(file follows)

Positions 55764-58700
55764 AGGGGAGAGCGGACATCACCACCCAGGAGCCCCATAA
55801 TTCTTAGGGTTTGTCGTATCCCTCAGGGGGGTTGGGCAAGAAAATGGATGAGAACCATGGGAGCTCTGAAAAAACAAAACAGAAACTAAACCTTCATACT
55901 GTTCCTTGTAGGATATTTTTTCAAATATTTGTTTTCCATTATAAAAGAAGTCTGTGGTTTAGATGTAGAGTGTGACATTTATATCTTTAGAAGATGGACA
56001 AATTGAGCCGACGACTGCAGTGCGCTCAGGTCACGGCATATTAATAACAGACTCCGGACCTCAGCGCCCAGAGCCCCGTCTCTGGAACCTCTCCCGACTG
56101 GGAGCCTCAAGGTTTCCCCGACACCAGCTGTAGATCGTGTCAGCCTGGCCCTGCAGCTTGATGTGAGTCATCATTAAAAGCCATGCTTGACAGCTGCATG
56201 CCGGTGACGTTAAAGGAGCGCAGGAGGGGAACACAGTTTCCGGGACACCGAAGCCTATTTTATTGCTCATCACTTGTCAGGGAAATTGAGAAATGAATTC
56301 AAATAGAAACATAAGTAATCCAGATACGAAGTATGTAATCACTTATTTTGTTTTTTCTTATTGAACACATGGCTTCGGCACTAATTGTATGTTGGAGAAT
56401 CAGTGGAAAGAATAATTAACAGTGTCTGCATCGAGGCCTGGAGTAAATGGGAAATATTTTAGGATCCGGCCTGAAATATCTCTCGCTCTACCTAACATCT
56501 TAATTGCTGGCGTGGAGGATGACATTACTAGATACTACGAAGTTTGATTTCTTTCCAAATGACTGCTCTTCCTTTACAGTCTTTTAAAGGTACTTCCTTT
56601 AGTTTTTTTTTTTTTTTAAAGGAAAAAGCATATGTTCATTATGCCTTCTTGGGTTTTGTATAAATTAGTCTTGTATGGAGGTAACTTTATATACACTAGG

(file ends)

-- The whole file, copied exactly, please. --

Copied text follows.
Positions 55764-58700
55764 AGGGGAGAGCGGACATCACCACCCAGGAGCCCCATAA
55801 TTCTTAGGGTTTGTCGTATCCCTCAGGGGGGTTGGGCAAGAAAATGGATGAGAACCATGGGAGCTCTGAAAAAACAAAACAGAAACTAAACCTTCATACT
55901 GTTCCTTGTAGGATATTTTTTCAAATATTTGTTTTCCATTATAAAAGAAGTCTGTGGTTTAGATGTAGAGTGTGACATTTATATCTTTAGAAGATGGACA
56001 AATTGAGCCGACGACTGCAGTGCGCTCAGGTCACGGCATATTAATAACAGACTCCGGACCTCAGCGCCCAGAGCCCCGTCTCTGGAACCTCTCCCGACTG
56101 GGAGCCTCAAGGTTTCCCCGACACCAGCTGTAGATCGTGTCAGCCTGGCCCTGCAGCTTGATGTGAGTCATCATTAAAAGCCATGCTTGACAGCTGCATG
56201 CCGGTGACGTTAAAGGAGCGCAGGAGGGGAACACAGTTTCCGGGACACCGAAGCCTATTTTATTGCTCATCACTTGTCAGGGAAATTGAGAAATGAATTC
56301 AAATAGAAACATAAGTAATCCAGATACGAAGTATGTAATCACTTATTTTGTTTTTTCTTATTGAACACATGGCTTCGGCACTAATTGTATGTTGGAGAAT
56401 CAGTGGAAAGAATAATTAACAGTGTCTGCATCGAGGCCTGGAGTAAATGGGAAATATTTTAGGATCCGGCCTGAAATATCTCTCGCTCTACCTAACATCT
56501 TAATTGCTGGCGTGGAGGATGACATTACTAGATACTACGAAGTTTGATTTCTTTCCAAATGACTGCTCTTCCTTTACAGTCTTTTAAAGGTACTTCCTTT
56601 AGTTTTTTTTTTTTTTTAAAGGAAAAAGCATATGTTCATTATGCCTTCTTGGGTTTTGTATAAATTAGTCTTGTATGGAGGTAACTTTATATACACTAGG